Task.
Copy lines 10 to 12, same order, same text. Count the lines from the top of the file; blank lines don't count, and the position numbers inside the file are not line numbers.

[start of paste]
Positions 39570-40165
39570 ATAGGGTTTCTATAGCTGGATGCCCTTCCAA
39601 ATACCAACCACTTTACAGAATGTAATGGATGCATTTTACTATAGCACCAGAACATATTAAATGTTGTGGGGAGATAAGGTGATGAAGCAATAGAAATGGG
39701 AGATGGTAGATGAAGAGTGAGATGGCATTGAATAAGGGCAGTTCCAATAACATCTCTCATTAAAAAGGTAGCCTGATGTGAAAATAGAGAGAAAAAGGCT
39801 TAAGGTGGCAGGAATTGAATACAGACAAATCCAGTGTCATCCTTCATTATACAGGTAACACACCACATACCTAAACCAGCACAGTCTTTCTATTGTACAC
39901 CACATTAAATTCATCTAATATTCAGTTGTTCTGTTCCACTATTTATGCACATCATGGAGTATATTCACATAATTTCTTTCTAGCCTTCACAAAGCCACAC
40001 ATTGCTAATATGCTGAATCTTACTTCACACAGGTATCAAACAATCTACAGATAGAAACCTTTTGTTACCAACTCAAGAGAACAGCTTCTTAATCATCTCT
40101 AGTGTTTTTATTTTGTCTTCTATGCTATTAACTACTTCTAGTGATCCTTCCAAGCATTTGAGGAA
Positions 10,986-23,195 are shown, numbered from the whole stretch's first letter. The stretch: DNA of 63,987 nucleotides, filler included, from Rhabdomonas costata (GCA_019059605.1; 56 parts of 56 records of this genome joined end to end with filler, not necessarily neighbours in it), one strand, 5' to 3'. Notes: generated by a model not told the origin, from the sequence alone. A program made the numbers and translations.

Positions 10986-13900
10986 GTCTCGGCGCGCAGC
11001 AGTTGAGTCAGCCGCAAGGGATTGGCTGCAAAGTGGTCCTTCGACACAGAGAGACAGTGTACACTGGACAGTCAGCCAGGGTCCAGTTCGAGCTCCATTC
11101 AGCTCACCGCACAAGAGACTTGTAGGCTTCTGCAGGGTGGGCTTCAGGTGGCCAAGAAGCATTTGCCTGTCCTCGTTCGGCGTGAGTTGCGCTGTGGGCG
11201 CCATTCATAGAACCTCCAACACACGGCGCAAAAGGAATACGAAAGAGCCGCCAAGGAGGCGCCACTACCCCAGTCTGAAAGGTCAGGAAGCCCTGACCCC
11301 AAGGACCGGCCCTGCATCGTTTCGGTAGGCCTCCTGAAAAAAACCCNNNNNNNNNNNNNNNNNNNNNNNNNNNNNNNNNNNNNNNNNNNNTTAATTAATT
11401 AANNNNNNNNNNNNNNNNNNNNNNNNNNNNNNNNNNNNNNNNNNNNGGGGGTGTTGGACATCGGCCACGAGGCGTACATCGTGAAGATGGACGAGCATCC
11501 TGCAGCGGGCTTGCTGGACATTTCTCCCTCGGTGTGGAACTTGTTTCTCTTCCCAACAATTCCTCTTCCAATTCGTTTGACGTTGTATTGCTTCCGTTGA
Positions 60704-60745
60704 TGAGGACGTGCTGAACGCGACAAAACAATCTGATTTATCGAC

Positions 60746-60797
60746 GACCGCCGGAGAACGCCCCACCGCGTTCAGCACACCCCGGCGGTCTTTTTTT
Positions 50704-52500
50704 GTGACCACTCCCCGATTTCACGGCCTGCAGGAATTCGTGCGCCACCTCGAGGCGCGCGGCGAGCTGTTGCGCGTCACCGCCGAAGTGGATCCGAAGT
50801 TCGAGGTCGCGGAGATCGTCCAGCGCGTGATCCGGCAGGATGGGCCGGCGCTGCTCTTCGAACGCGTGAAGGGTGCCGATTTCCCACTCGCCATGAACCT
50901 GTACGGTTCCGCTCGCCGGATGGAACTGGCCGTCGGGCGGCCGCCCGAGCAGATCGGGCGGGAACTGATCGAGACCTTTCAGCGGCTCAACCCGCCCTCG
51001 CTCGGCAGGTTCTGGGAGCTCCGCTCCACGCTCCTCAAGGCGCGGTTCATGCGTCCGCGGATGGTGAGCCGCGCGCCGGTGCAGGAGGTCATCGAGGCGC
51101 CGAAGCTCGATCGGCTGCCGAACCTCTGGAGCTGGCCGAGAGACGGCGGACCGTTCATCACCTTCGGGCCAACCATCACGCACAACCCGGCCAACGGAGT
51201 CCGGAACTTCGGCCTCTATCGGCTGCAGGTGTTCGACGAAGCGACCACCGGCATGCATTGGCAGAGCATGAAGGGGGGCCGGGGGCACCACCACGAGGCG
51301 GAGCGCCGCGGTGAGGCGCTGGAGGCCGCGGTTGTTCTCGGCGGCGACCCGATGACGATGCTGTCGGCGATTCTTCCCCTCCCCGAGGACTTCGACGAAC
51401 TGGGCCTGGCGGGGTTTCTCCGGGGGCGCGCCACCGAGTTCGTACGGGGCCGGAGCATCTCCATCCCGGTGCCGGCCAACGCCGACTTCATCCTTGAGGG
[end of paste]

Positions 10986-13900
10986 GTCTCGGCGCGCAGC
11001 AGTTGAGTCAGCCGCAAGGGATTGGCTGCAAAGTGGTCCTTCGACACAGAGAGACAGTGTACACTGGACAGTCAGCCAGGGTCCAGTTCGAGCTCCATTC